It’s never been more important to understand your cashflow

  • Thursday, December 2, 2021
  • Posted By The Growth Company

Turnover is vanity, profit is sanity, but cash is king. That’s a saying worth remembering, and since the COVID-19 pandemic it’s been truer than ever.

Many businesses are now dealing with what economists call a ‘liquidity squeeze’ or ‘credit crunch’ where cash is increasingly difficult to come by. Companies have been hit by a combination of irregular revenues due to economic disruption, the burden of new debts such as Bounce Back Loans, a sharp increase in prices, and suppliers and customers doing all they can to hold onto their money.

According to the manufacturers’ organisation Make UK, around half of manufacturers ended 2021 with a worse cash position than at any time since the beginning of the pandemic. The smaller the business, the worse the situation tends to be.

Why cash is king

Running out of cash is the number one killer of small businesses. This is because companies tend to focus on chasing turnover and profit on the assumption that growing sales always means a healthier business. Turnover and profit are important, but it’s cash that really matters, and here’s why.

Let’s say you sell £100,000 of goods that cost you £75,000 to provide. You need to pay out these costs immediately but won’t get paid yourself for 30 days. This means you have a cash shortfall of £75,000, even though you have made a profit of £25,000. If sales remain static the situation will improve over time, although it will still take several months before you have real cash in the business.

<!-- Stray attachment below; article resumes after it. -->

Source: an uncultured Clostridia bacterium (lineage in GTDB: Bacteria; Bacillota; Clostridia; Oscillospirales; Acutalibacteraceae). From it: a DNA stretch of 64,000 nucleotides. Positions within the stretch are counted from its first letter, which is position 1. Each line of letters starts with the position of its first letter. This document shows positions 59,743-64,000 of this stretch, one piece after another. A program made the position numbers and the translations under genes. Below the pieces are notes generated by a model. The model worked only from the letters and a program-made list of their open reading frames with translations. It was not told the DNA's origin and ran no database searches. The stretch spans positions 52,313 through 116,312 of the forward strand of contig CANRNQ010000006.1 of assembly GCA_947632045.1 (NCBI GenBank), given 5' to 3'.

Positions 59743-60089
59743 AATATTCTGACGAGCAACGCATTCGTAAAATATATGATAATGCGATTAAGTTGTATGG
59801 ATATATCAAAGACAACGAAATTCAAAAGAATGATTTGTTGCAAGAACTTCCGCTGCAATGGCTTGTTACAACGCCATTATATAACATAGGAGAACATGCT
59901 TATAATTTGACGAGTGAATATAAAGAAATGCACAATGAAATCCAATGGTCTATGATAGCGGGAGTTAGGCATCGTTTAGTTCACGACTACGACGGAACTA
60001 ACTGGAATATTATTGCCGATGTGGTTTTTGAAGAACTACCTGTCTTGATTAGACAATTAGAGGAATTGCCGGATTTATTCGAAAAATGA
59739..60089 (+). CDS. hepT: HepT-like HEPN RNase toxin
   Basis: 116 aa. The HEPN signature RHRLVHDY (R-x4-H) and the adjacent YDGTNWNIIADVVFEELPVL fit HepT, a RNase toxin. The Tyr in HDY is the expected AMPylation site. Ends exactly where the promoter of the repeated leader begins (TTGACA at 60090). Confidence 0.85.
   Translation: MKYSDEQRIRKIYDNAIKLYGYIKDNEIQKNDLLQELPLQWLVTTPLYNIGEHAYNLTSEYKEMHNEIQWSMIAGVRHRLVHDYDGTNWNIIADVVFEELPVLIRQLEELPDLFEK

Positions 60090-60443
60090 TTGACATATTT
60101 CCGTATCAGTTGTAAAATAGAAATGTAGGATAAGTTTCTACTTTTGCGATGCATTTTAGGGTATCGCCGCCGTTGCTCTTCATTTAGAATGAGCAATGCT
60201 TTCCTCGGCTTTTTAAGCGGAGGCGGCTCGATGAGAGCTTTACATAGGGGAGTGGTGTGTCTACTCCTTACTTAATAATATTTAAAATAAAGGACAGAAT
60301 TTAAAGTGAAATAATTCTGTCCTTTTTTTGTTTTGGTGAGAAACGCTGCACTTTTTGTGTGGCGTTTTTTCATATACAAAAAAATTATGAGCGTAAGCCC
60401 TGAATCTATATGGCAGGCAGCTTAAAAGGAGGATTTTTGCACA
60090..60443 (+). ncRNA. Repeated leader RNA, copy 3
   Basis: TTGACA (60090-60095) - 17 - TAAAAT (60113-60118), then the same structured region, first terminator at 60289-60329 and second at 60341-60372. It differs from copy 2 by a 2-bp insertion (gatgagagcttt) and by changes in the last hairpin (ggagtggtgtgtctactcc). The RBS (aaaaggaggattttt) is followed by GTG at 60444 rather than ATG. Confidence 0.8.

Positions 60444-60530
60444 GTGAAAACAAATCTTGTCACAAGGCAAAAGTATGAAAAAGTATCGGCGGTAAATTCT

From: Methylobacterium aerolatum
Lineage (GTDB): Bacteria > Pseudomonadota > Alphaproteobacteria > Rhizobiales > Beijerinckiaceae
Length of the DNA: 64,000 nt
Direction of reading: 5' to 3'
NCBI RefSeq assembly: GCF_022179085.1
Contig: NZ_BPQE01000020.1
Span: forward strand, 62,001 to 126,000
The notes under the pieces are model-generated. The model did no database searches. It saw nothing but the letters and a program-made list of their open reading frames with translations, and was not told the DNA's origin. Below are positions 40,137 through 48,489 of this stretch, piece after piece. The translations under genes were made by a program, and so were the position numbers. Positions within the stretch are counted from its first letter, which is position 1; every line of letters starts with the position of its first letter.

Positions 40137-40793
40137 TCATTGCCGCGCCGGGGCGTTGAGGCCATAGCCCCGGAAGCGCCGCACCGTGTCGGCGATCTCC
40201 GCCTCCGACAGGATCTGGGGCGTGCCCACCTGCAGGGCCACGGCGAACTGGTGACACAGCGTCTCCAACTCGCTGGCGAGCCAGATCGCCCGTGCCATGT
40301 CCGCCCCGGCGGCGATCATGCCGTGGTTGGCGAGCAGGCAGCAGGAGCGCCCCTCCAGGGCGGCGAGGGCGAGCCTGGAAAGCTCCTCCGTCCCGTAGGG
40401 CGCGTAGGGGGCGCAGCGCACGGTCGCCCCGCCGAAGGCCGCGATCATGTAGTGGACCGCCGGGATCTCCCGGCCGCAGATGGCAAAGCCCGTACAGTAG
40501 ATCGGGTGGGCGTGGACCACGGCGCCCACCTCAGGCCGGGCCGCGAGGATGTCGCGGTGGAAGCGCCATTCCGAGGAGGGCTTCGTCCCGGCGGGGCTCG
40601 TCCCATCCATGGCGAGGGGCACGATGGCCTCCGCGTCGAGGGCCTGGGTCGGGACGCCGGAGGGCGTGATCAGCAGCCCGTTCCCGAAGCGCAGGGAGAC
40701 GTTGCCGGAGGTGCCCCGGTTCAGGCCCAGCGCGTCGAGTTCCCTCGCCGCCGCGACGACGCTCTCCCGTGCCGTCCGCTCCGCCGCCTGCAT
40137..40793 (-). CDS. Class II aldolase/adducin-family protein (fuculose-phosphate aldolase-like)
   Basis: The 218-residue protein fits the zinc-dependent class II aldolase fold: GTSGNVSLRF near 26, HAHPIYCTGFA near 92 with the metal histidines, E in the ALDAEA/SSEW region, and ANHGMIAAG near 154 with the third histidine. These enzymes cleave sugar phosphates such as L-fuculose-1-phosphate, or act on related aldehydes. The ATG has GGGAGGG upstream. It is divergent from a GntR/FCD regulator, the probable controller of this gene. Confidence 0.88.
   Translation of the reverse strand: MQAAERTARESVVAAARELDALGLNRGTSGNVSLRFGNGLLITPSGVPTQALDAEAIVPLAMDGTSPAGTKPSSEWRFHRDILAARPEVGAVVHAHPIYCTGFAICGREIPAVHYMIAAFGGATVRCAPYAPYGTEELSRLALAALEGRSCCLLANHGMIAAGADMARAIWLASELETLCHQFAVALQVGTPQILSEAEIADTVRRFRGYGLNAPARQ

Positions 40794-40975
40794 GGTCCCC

This is called ‘overtrading’ – you are buying more and more stock to sell to more and more customers, but in doing so you run out of operating cash or ‘working capital’ (your current assets minus your current liabilities, in accountancy speak).

It’s operating cash that pays your bills and expenses, not revenue or profit. The longer your cashflow (the flow of cash in and out of the business) remains negative, the harder it gets to pay your bills, and eventually you go bust.

Getting access to cash

So how do we solve this problem? Measures need to be taken to ensure a sufficient level of ‘liquidity’ in the business, or in other words, the ability to access cash whenever you need it. Some of the options available include:

Payment terms

Negotiating shorter payment terms with customers (or longer payment terms with suppliers) will help to close the gap between cash in and cash out. According to Make UK’s research, nearly half of manufacturers changed their payment terms in 2021 to improve their liquidity.

Just over a third of companies even started blocking customers who fell afoul of their payment terms, thus sacrificing potential future sales to preserve their cash. Staged payment schedules may also be useful, and you could even offer a discount in return for early payment.

Consignment stock

Using consignment stock means your supplier retains ownership of stock until it is sold or used, so you only need to pay once the sale goes through, not when you take possession of the stock. In other words, it shifts the costs of carrying inventory from the buyer to the supplier. This is a common practice in industries that involve high value items or longer sales cycles, and it can be particularly useful during times of uncertainty.